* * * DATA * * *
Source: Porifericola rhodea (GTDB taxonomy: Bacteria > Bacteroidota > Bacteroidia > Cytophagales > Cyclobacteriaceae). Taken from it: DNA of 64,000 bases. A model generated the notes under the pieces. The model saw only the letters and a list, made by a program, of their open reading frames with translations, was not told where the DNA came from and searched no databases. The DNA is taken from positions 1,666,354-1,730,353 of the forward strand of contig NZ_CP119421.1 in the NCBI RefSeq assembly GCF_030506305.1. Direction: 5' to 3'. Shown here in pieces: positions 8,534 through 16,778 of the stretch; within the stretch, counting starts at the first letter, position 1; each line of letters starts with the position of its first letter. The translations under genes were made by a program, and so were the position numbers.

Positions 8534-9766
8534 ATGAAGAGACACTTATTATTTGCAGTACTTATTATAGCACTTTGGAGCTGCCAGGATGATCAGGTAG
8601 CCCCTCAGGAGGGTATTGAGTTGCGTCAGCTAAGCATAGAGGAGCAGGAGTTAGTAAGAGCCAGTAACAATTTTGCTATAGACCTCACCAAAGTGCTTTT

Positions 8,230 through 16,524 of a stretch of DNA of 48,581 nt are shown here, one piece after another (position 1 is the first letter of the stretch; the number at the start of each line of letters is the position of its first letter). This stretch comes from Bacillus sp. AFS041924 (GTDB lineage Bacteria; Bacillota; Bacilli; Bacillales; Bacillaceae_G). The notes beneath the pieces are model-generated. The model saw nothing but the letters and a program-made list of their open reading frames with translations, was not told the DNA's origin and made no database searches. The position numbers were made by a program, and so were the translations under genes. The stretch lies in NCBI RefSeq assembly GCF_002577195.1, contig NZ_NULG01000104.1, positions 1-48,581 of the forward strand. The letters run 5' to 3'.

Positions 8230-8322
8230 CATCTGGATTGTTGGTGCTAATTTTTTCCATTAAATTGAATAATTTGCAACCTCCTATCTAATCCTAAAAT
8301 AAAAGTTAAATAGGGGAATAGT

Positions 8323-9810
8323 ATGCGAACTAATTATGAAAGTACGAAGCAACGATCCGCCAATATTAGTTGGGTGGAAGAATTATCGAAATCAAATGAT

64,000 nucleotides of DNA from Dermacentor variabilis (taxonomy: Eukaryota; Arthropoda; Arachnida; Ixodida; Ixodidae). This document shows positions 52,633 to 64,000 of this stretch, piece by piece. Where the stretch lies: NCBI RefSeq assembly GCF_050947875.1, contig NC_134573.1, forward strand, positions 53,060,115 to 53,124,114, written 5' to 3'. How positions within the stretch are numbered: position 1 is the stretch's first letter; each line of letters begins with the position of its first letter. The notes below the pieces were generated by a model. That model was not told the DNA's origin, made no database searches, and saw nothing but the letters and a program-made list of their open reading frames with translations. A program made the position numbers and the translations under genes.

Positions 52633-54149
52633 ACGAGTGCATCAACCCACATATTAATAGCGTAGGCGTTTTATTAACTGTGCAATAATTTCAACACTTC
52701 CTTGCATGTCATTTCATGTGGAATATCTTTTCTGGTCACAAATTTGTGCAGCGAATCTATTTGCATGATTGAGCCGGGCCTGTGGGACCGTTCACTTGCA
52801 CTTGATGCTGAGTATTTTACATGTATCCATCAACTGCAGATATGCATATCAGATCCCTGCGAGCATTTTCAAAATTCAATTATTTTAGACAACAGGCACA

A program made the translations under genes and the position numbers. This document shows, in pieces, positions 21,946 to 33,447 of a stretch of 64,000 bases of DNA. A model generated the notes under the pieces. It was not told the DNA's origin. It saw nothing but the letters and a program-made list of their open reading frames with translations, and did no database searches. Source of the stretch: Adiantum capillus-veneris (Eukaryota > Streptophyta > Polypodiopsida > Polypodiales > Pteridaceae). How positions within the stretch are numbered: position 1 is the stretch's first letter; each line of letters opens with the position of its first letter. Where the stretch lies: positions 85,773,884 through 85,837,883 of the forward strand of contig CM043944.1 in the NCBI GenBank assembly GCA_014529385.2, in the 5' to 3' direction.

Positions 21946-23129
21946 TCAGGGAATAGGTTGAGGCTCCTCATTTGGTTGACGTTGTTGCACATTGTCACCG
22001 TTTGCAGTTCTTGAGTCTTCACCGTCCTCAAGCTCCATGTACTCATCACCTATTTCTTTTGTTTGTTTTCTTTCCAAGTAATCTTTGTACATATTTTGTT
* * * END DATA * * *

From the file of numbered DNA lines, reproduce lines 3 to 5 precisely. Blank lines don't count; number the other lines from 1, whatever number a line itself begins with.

8534 ATGAAGAGACACTTATTATTTGCAGTACTTATTATAGCACTTTGGAGCTGCCAGGATGATCAGGTAG
8601 CCCCTCAGGAGGGTATTGAGTTGCGTCAGCTAAGCATAGAGGAGCAGGAGTTAGTAAGAGCCAGTAACAATTTTGCTATAGACCTCACCAAAGTGCTTTT

Positions 8,230 through 16,524 of a stretch of DNA of 48,581 nt are shown here, one piece after another (position 1 is the first letter of the stretch; the number at the start of each line of letters is the position of its first letter). This stretch comes from Bacillus sp. AFS041924 (GTDB lineage Bacteria; Bacillota; Bacilli; Bacillales; Bacillaceae_G). The notes beneath the pieces are model-generated. The model saw nothing but the letters and a program-made list of their open reading frames with translations, was not told the DNA's origin and made no database searches. The position numbers were made by a program, and so were the translations under genes. The stretch lies in NCBI RefSeq assembly GCF_002577195.1, contig NZ_NULG01000104.1, positions 1-48,581 of the forward strand. The letters run 5' to 3'.